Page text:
The Fiat Doblo might have a face only its mother could love – how many cars make a Citroën Berlingo look as if it belongs in Monte Carlo? – but I like it.
I like its rufty-tufty utility. I like the fact that, despite the archaic leafsprung rear end, it rides decently and corners well. I like the cavernous luggage bay and I like its modest pricing, which is in keeping with this no-nonsense approach.
Now it’s been mildly freshened up and given more equipment there’s potentially more of it to like. Of far more interest, though, is the fact that the company’s excellent 1.3-litre Multijet diesel is now on offer, and so is the option of seven seats for the first time.
Put the two together, in fact, and you get the £10,595 Doblo Family, the cheapest seven-seater now available in Britain.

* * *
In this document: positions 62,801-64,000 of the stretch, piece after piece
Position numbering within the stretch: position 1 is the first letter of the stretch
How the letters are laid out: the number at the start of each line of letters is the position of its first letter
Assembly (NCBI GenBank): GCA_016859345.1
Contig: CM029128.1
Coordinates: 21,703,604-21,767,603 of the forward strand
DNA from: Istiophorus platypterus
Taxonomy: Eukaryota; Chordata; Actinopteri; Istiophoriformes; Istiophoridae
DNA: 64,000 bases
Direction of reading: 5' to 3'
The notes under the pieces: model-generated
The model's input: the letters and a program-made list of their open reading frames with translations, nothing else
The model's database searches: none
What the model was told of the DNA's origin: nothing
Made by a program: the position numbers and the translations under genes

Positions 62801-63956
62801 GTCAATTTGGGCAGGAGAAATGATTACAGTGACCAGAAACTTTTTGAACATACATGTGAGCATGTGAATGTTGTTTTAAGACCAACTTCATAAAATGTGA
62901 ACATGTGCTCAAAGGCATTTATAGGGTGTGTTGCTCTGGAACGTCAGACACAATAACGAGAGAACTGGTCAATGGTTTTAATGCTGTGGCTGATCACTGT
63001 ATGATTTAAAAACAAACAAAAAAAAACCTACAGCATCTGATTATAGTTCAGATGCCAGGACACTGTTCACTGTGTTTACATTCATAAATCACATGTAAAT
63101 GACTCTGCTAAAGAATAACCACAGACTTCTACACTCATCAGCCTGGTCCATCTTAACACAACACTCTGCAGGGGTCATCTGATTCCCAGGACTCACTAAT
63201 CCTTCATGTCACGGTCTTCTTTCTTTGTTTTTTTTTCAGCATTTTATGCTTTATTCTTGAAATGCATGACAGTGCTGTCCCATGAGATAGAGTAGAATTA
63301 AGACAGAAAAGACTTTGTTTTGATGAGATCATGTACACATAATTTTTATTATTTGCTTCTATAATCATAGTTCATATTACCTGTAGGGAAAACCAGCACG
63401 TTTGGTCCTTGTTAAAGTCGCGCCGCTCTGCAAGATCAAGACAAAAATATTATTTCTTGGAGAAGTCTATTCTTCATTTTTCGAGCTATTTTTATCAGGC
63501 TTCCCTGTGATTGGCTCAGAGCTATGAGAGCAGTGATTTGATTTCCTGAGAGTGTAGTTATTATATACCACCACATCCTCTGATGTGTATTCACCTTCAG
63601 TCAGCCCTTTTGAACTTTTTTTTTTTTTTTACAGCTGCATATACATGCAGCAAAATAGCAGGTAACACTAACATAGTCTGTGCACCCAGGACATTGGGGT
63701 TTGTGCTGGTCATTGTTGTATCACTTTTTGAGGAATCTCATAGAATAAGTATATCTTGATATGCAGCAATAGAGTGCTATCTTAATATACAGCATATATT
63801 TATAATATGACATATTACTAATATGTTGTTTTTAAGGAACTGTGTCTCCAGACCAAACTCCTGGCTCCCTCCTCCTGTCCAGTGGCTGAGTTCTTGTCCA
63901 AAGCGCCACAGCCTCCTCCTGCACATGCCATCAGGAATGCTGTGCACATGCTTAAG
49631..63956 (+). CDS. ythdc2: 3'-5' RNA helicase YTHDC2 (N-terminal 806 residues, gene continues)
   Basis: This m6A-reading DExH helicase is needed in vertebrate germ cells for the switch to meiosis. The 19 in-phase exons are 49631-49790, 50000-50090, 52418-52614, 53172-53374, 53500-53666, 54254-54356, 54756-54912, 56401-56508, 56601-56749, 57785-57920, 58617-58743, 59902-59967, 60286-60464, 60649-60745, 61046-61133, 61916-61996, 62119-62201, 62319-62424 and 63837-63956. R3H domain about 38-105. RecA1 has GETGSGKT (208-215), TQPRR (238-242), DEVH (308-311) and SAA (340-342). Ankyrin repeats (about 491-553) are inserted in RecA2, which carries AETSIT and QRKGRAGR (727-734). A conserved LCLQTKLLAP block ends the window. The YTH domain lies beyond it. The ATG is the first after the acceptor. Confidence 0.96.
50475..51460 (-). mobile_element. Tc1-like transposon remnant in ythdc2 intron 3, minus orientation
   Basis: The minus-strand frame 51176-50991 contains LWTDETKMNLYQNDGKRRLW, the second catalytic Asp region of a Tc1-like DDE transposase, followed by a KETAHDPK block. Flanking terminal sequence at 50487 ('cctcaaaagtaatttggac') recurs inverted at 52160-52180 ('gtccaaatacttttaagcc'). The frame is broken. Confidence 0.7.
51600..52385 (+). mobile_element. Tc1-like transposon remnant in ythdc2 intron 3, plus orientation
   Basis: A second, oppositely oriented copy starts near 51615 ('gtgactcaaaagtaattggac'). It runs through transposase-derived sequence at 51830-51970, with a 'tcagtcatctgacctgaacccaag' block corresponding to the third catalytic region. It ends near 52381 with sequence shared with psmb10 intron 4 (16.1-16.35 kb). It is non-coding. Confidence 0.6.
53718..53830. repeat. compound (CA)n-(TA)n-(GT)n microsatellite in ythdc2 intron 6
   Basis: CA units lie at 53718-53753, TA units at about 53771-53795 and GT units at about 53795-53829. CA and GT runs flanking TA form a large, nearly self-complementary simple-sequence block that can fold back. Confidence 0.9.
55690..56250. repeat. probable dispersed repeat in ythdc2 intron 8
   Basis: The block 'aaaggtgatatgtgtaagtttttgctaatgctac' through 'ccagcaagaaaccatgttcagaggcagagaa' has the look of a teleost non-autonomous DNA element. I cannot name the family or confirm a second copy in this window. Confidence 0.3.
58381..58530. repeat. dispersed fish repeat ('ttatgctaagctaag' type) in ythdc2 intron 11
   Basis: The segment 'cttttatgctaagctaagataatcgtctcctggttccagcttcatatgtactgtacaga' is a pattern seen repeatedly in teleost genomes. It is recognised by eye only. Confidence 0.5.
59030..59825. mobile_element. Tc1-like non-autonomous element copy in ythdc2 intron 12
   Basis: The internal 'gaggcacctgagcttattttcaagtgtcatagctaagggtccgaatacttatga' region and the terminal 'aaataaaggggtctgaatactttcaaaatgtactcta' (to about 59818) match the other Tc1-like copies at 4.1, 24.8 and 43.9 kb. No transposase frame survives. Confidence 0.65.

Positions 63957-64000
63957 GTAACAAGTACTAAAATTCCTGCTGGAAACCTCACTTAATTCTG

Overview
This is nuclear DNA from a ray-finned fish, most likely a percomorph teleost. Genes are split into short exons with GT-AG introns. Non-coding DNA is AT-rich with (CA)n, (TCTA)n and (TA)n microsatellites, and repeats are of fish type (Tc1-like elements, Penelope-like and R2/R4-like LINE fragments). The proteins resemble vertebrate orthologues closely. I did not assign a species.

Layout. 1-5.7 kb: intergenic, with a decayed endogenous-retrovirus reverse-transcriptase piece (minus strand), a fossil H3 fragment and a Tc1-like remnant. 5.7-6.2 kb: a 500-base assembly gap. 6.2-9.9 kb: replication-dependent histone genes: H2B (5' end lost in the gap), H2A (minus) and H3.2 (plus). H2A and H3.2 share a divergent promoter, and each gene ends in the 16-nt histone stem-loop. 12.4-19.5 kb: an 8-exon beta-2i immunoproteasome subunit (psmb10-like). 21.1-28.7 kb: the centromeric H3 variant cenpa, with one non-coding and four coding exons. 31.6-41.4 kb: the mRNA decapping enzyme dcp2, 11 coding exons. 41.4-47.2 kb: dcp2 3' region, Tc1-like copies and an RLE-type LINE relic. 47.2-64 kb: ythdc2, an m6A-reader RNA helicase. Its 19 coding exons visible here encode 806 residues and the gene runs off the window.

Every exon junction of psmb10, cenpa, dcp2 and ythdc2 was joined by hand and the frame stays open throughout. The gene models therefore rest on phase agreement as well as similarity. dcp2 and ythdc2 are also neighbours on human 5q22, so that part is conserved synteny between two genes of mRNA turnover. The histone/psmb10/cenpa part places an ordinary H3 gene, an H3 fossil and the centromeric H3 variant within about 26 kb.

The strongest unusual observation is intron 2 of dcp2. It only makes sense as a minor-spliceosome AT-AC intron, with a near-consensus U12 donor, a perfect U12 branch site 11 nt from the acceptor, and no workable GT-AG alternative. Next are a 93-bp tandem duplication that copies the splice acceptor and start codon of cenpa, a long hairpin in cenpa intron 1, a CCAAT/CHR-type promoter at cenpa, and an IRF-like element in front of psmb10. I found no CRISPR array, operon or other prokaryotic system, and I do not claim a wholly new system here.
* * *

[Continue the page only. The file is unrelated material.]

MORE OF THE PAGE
Commercial break over – can Fiat’s van-a-like Doblo really put up a credible fight against a Grand Scénic or Zafira? As far as carting bodies around and for all the other MPV attributes, the answer’s yes. Particularly impressive is the rear space afforded by the third bench.
There was enough room in all directions for two of the portliest members of the Autocar team to squeeze in and, with the middle seats flipped up, step-through is easy, too.
Likewise all the seats can be flipped forward and the third row can be removed. A note of caution if you envisage regularly removing them, though. Being a one-piece bench it requires plenty of sweating – or two people – to lift it clear.
The rest of the package tallies with my previous dalliances with the Doblo. It rides a lot better than its little brother, the Punto supermini, and bump absorption improves all the more with a few bods on board. Sure, body roll is apparent and ever-present, but it clings on gamely through bends and steers faithfully.
Fiat’s 70bhp 1.3-litre Multijet diesel is smooth, punchy and free-revving, as in all its other applications. It endows the Doblo with decent lumps of mid-range punch even when fully laden.